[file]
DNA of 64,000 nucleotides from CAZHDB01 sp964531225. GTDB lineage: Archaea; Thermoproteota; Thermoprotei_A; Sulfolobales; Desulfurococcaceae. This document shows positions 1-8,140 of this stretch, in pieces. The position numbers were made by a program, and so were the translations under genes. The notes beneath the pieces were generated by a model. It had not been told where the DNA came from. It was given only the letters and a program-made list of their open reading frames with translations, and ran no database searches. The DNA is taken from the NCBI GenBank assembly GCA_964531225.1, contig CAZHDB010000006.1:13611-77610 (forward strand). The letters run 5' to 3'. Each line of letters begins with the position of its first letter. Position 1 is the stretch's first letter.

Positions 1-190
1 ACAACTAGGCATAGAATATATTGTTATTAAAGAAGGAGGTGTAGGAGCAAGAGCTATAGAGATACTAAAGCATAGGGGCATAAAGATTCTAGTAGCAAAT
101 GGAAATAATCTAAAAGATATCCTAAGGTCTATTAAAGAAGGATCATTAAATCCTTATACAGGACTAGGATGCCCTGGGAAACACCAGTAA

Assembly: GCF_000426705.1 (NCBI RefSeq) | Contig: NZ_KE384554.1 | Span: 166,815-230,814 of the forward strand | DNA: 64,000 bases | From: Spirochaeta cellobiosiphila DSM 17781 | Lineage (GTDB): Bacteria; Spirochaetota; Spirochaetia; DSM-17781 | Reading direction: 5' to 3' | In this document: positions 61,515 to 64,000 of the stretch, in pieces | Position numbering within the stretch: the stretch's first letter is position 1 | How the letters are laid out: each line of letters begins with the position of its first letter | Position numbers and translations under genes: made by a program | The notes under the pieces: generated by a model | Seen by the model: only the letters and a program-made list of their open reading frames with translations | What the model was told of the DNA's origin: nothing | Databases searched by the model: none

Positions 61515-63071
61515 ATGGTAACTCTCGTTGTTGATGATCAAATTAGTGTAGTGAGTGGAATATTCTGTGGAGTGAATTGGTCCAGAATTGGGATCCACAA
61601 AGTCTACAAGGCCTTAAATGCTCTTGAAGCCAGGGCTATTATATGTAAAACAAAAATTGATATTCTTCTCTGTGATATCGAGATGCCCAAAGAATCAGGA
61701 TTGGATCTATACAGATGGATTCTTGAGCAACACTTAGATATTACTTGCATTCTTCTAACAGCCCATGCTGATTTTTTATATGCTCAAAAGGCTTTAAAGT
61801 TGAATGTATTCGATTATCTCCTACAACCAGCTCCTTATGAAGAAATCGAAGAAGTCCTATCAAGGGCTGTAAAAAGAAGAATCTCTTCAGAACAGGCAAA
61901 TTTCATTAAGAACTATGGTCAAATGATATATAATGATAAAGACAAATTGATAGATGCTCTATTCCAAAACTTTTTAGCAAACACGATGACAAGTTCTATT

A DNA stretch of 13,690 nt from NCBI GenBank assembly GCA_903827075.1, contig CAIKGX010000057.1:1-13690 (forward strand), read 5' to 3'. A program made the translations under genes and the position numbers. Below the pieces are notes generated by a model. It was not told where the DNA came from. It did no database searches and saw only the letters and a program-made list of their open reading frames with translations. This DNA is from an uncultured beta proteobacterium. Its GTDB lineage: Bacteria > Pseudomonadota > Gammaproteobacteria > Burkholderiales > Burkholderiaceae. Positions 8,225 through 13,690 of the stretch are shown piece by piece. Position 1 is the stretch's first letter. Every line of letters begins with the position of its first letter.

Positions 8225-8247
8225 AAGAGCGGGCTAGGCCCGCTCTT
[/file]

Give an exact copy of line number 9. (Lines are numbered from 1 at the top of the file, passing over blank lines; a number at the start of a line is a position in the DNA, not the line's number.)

61701 TTGGATCTATACAGATGGATTCTTGAGCAACACTTAGATATTACTTGCATTCTTCTAACAGCCCATGCTGATTTTTTATATGCTCAAAAGGCTTTAAAGT